Arguments Against god... LONG

Terry Donaghe (
Wed, 26 Aug 1998 08:00:29 -0700 (PDT)

Perhaps this is old hat to everyone here. Maybe not.

When I was in an intro to philosophy class in Mississippi, the class was full of Bible Belt Believers most of whom were fundamentalists. They took the bible literaly and were consumed in their faith. What they were doing in a philosophy class, I'm not sure. I guess they thought it would be an "easy A".

Anyway, the professor brought half the class to tears with the following (heavily paraphrased):

Let's assume God to be the following:
Omnipotent - all powerful
Omnibenevolent - all good, incapable of evil Omniscient - all knowing
(The class agrees)

This argument also assumes the existence of good and bad, which I'm not too sure about.

Now let's picture a baby and a three year old all alone in the middle of a dark forrest. Suddenly a wolf leaps out of the shadows and eats the infant. The three year old screams and runs away. Can we blame the three year old? Of course not, there was nothing he could do. He was powerless.

Now, assume the same situation, but this time instead of a three year old, it's a 16 year old boy. Again the wolf leaps out and eats the baby. The 16 year old was terrified and frozen in his tracks. Should we get mad at the 16 year old? Probably not, but couldn't he have at least picked up a stick and tried to scare off the wolf? Maybe, but I think most people would give him the benifit of the doubt.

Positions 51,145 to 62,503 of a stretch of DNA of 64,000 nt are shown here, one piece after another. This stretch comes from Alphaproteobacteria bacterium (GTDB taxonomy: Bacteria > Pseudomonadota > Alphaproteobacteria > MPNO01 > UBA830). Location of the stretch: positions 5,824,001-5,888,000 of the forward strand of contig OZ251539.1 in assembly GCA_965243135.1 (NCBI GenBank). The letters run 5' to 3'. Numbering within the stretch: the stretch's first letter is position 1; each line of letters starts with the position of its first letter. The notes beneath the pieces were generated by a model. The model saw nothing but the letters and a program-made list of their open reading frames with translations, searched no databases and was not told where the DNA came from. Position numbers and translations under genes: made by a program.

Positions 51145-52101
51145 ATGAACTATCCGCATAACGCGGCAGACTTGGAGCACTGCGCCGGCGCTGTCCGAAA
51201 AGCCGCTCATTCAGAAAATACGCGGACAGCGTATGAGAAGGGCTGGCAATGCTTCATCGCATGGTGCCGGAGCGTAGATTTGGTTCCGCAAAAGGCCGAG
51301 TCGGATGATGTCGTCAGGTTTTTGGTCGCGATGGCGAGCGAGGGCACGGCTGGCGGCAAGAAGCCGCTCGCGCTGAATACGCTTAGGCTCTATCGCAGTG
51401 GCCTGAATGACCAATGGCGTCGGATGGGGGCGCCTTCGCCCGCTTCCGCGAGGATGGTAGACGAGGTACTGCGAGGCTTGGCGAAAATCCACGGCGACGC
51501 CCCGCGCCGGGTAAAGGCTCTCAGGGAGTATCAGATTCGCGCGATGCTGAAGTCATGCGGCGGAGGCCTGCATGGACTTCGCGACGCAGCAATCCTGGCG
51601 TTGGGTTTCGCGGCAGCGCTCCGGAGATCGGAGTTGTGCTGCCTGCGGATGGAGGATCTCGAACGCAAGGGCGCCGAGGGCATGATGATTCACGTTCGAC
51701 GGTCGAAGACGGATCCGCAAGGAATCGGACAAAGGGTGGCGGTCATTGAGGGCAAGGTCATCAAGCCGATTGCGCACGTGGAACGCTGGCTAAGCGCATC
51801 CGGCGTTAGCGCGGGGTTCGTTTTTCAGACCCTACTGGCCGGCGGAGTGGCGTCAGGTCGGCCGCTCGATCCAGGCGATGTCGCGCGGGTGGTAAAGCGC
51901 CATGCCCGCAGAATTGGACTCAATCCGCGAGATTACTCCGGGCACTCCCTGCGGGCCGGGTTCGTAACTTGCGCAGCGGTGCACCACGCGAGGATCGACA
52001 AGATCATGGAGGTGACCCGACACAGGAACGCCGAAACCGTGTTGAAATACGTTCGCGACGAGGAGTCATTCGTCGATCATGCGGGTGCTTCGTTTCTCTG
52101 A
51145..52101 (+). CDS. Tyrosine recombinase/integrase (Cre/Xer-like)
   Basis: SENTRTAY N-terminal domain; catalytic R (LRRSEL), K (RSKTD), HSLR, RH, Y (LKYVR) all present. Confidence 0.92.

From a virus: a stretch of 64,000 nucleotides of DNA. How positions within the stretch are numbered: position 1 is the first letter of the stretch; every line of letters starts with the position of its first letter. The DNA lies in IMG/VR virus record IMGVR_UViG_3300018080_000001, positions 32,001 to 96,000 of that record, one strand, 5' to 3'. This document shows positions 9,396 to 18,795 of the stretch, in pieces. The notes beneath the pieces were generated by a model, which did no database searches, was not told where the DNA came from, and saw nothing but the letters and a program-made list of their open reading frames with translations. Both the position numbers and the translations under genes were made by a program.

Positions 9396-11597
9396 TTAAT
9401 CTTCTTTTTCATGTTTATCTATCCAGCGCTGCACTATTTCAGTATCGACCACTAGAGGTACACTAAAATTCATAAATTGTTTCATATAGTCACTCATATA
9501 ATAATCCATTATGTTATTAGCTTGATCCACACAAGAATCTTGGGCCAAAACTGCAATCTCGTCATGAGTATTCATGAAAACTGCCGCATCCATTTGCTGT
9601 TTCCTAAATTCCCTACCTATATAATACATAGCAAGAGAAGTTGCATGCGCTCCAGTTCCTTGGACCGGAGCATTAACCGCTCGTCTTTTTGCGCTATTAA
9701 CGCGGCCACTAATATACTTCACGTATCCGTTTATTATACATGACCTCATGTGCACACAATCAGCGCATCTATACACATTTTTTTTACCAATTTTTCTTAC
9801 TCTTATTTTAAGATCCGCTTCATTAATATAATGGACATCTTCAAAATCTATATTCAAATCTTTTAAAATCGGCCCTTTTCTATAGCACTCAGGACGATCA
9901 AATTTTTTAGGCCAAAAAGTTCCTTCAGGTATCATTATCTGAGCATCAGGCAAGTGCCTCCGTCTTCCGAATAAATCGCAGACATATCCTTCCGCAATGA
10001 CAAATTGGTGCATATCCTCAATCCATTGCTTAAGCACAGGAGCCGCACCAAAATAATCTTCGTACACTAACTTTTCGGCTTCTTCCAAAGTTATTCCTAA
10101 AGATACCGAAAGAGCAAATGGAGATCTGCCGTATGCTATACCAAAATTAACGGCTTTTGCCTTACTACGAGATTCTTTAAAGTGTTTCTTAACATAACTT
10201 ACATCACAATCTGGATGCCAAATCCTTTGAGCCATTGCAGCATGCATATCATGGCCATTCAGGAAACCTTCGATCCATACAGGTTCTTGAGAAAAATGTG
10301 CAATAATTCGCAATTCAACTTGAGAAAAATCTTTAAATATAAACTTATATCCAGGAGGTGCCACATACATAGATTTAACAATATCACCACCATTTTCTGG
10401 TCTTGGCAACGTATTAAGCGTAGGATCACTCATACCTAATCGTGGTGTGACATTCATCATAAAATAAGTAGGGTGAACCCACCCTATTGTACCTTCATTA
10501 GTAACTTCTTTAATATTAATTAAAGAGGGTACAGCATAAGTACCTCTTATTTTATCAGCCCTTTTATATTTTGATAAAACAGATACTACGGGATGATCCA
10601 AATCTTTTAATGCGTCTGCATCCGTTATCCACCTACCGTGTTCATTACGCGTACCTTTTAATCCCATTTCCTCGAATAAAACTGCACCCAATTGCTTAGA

Now, this time replace the boy with a very strong grown man who knows all about wolves. This man is armed with a high powered rifle and several pistols. He's been attacked by wolves before and has succesfuly fought them all off. He's a bad ass. Again, the wolf jumps out and eats the baby right in front of this heavily armed man - he had time to shoot, but did nothing. Should we blame him? Hell yes! He could and should have saved the baby. We might even say his indecision was "bad."

Now, replace the man with our all powerful, all good, all knowing God. The baby gets eaten and God does nothing. Should we blame him? He saw the wolf coming and knew what he was going to do and could, according to our definition, stop it. Our "God" is also all good, so how can he let this happen? Obviously there is something wrong with our definition of God. Or perhaps with good. If God isn't all good or all powerful or all knowing, is he worthy of our mindless worship?

I certainly don't claim to be a philosopher or even particularly clever, but this argument was probably the single most important thing that led me away from my irrational beliefs and "faith."

I present it here just as my $0.02 worth in the ongoing discussion.


Terry Donaghe
Pancritical Rationalist
"Live free forever or die, dammit!"

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